Prior to the mass increase in demand in 2013, the consumer and producer surplus in the local market were as seen in Figure 4. Consumer surplus refers to the area under the demand curve that represents the difference between what a consumer will be willing to pay and what the consumer actually pays for the product (Agarwal, 2019). Similar to this, producer surplus refers to the benefit that the producers will receive by selling a good more than the market price. Assuming the market is in an equilibrium at points Qe and Pe, prior to the increase in demand, then the consumer surplus is demonstrated through the blue portion and the producer surplus through the green portion in Figure 4. The equation to calculate the consumer surplus is ½ x Qe x (Pmax – Pe) and similarly, the equation for producer surplus is ½ x Qe x (Pe – Pmin).
Figure 4 – Economic Welfare Prior to Global Expansion
The total economic welfare for the market in 2013 (prior to global expansion) can be illustrated through the sum of the producer and consumer surplus. However, as discussed previously several different factors have led to quinoa seeds being exported internationally, which has increased the global demand for the superfood, and thus the supply would have increased too, to match this increased demand. Due to this, it is reasonable to assume that supply in the local market would have decreased to facilitate and meet this new demand in the global market, as there would have been less opportunity cost in the global market due to the increased price discussed previously. This shortage in supply is illustrated in Figure 5, in which the supply curve shifted left from SC1 to SC2.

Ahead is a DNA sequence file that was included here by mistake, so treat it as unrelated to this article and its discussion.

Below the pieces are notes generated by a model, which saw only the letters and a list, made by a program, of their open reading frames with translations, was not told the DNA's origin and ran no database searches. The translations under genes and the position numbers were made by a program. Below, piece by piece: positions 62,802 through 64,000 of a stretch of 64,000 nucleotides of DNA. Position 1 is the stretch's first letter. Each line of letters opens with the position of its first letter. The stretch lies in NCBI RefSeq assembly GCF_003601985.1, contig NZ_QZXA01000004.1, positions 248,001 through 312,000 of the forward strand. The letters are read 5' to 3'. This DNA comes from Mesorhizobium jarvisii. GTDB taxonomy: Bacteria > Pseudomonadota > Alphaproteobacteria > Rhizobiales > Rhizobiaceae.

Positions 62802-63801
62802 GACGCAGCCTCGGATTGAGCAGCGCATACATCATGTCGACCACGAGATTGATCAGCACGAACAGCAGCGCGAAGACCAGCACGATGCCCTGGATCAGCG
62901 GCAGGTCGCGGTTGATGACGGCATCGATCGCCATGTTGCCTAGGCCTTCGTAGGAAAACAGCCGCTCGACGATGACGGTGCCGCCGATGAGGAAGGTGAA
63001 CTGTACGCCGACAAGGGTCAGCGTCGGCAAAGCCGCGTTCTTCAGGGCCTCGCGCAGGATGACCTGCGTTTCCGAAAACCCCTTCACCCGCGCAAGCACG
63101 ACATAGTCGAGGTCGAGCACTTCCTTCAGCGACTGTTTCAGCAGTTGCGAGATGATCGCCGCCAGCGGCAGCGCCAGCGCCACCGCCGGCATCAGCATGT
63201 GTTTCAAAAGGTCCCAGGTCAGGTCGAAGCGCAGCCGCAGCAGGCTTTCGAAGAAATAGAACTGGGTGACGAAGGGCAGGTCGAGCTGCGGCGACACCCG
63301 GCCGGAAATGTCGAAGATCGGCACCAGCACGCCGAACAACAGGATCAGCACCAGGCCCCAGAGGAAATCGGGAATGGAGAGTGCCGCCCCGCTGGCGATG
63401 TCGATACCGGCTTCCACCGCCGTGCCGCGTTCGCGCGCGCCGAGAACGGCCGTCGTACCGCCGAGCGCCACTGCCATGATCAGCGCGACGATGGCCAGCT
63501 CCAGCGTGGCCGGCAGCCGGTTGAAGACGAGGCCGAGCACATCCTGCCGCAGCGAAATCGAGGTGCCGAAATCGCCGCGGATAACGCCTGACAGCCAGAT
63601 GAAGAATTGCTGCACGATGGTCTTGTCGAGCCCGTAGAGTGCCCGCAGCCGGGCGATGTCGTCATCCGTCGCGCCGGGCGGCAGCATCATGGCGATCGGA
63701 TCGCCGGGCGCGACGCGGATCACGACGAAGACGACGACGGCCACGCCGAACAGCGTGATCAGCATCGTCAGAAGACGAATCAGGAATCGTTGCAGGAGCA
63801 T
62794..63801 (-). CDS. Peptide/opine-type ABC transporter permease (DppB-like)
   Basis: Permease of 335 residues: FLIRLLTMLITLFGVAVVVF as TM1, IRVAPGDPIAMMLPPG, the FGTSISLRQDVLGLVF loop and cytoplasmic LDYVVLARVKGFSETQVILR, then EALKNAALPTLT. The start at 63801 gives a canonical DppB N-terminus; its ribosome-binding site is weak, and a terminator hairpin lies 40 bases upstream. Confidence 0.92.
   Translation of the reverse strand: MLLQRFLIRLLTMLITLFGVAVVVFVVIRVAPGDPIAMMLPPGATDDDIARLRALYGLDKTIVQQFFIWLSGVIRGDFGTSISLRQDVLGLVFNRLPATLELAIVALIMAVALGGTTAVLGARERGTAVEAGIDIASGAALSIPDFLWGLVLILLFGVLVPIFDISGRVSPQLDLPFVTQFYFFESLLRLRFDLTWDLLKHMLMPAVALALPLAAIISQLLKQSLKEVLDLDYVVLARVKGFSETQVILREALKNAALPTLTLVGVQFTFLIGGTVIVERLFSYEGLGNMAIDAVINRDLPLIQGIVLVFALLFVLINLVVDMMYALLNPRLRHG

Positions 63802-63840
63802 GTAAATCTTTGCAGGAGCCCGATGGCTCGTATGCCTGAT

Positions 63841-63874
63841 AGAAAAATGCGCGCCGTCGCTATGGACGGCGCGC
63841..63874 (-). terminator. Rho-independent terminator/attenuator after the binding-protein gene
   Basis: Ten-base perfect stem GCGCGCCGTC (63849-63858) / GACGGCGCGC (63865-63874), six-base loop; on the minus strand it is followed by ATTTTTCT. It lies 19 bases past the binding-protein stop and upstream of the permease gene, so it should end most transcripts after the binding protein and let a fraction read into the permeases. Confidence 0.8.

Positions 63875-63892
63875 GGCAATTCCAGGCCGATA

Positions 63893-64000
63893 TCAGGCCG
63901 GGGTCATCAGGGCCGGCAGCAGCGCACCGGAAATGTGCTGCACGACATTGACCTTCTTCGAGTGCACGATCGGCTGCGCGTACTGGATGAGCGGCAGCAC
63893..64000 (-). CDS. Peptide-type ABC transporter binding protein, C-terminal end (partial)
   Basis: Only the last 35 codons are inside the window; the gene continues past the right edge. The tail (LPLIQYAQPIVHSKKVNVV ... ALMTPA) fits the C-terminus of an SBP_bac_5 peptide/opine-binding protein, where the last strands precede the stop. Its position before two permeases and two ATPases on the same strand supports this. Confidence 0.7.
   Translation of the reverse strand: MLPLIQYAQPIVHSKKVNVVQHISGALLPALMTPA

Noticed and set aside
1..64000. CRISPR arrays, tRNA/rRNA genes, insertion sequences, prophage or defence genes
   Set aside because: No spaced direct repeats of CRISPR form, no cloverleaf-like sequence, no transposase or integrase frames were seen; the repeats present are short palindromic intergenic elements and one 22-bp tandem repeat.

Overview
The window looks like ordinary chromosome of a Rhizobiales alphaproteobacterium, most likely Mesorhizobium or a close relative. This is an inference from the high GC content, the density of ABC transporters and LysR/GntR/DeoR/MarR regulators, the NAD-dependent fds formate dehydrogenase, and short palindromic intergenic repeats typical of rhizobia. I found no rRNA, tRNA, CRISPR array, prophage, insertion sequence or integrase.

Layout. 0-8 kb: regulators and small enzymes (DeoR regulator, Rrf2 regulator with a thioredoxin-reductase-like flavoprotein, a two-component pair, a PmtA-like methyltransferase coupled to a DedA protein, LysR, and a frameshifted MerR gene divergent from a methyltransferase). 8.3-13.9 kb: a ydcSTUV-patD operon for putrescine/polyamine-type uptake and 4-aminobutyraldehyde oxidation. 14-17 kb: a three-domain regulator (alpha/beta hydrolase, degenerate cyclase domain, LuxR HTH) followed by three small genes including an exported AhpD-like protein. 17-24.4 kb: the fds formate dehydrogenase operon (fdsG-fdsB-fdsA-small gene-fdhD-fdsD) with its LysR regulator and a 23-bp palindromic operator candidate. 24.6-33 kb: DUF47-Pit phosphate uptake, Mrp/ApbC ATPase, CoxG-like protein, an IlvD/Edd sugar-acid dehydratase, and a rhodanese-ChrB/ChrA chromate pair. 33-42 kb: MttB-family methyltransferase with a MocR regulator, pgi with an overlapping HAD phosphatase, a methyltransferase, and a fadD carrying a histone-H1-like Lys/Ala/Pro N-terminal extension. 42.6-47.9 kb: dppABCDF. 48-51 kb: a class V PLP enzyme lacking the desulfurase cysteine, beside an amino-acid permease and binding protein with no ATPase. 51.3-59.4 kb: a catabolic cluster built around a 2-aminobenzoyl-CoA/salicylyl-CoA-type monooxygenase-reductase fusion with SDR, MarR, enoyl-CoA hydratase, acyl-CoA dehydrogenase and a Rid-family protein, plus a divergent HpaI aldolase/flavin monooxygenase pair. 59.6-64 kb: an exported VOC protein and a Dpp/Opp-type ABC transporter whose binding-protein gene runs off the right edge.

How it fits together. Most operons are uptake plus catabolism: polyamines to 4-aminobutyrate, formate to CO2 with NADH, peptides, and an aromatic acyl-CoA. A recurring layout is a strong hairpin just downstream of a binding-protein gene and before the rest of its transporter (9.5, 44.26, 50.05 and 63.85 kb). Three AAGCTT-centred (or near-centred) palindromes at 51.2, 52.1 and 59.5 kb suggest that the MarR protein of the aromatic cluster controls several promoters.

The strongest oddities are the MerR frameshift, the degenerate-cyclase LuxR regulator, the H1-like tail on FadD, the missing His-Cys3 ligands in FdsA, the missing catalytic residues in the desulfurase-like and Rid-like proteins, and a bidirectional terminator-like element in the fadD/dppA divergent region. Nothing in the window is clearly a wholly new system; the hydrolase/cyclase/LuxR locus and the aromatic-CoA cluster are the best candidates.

As can be seen in Figure 5, the shift in the supply curve causes for a new equilibrium, in which the price for the seeds has increased significantly. Due to this increase in price, the consumer surplus decreases as the consumers do not gain as great as an advantage as previously due to the price of the seeds being closer to what they are willing to pay. The new consumer surplus is illustrated through the blue portion, and the loss of consumer surplus is portrayed through the new red portion. Likewise, the producer surplus has also decreased drastically, despite a small gain, as can be seen in Figure 6. After analysis of both the consumer and producer surplus, it can be determined that at the new market equilibrium there is a drop in both consumer and producer welfare.